The effect of implementing high-intensity intensive care unit staffing model on outcome of critically ill oncology patients*
Crit Care Med. 2009 Apr 20;
Authors: Hawari FI, Al Najjar TI, Zaru L, Al Fayoumee W, Salah SH, Mukhaimar MZ
OBJECTIVE:: Implementing high-intensity staffing model improves outcome in general intensive care units (ICUs). We studied the effect of implementing such a model on the outcome of critically ill medical patients in an oncology ICU. DESIGN:: We compared admission rates, ICU mortality rates (MRs), 28-day MRs, length of stay (LOS) for patients discharged alive, and bed turnover rates of medical patients admitted to the ICU in the year 2004 (before an intensivist model was established) with those in the years 2006 and 2007 (after the model was established). We allowed for 1 year of transition to implement the changes required including the transformation of the ICU to a closed ICU with daily multidisciplinary rounds led by an intensivist as described in the Leapfrog model. RESULTS:: ICU admissions increased from 236 patients (2004) to 388 (2006) and 446 (2007). There was no significant difference in the disease severity of illness when compared by Acute Physiology and Chronic Health Evaluation II scores, 20.6 (before) vs. 20.9 (after) (p = 0.386). ICU MR for the consecutive years decreased from 35.17% (95% confidence interval [CI]: 29.08-41.26) to 23.97% (95% CI: 19.72-28.22) and 22.87% (95% CI: 18.97-26.77), and 28-day MRs decreased from 47.69% (95% CI: 40.68-54.7) to 38.24% (95% CI: 32.91-43.58) and 29.84% (95% CI: 24.79-34.89). LOS (for patients who survived) decreased from a mean of 4.26 days (95% CI: 3.19-5.33) to 2.63 (95% CI: 2.4-2.86) and 2.63 (95% CI: 2.4-2.86). Bed turnover rates increased from 5.0 patient/bed (95% CI: 4.22-5.78) to 6.9 patient/bed (95% CI: 6.04-7.77) and 7.56 patient/bed (95% CI: 6.67-8.44). CONCLUSION:: Implementing a high-intensity staffing model is associated with significant improvements in MRs, LOS, and bed utilization of critically ill oncology patients.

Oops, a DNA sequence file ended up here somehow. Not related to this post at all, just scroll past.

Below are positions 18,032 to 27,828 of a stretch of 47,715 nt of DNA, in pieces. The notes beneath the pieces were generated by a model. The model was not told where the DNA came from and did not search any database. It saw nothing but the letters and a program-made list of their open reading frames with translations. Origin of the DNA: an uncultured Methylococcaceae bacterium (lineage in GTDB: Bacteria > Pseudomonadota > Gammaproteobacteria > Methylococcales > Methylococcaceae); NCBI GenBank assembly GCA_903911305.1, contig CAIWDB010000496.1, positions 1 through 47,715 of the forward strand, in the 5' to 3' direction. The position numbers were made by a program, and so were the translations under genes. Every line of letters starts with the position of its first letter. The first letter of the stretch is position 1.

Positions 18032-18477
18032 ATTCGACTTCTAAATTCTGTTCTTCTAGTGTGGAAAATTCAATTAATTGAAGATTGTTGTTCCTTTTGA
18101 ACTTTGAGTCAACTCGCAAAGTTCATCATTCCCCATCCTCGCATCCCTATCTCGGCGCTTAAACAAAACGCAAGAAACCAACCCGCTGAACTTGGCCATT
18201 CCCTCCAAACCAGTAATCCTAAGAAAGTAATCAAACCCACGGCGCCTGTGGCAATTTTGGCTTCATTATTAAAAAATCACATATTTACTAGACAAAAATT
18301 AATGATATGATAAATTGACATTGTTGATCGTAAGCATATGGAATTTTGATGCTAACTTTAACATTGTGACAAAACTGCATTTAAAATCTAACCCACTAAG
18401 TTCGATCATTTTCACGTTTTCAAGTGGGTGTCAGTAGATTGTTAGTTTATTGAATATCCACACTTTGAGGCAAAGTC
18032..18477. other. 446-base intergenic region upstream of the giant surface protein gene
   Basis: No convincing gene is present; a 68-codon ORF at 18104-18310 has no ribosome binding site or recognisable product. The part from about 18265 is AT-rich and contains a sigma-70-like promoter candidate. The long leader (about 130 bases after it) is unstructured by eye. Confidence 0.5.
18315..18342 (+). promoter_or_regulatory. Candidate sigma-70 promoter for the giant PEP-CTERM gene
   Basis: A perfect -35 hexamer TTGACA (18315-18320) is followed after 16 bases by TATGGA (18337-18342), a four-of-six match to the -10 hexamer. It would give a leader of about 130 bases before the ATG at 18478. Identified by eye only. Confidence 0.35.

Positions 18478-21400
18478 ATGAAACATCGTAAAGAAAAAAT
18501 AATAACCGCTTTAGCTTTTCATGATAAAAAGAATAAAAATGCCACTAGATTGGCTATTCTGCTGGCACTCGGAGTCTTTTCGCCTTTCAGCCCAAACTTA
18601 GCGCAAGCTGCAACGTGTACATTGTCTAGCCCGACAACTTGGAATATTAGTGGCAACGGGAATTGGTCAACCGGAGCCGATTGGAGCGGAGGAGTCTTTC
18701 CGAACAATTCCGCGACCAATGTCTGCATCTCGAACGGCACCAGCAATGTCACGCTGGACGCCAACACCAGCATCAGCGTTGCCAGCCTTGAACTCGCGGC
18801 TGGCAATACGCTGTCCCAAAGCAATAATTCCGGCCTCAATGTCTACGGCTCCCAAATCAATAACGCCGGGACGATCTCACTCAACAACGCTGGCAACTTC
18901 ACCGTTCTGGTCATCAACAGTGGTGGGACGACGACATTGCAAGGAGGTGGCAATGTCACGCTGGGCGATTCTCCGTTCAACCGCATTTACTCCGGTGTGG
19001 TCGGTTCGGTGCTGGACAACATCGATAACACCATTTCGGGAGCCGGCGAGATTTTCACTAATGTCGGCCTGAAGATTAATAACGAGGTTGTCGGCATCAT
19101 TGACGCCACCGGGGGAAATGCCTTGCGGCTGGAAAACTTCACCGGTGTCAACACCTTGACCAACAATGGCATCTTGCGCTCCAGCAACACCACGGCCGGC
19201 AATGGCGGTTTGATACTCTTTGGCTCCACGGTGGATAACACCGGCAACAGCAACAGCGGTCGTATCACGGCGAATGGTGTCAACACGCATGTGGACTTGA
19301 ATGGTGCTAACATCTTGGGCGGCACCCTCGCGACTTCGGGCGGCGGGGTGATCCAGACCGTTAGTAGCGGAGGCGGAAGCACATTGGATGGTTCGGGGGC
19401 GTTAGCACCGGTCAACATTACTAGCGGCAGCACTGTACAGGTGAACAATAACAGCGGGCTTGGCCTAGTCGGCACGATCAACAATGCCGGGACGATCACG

PMID: 19384194 [PubMed - as supplied by publisher]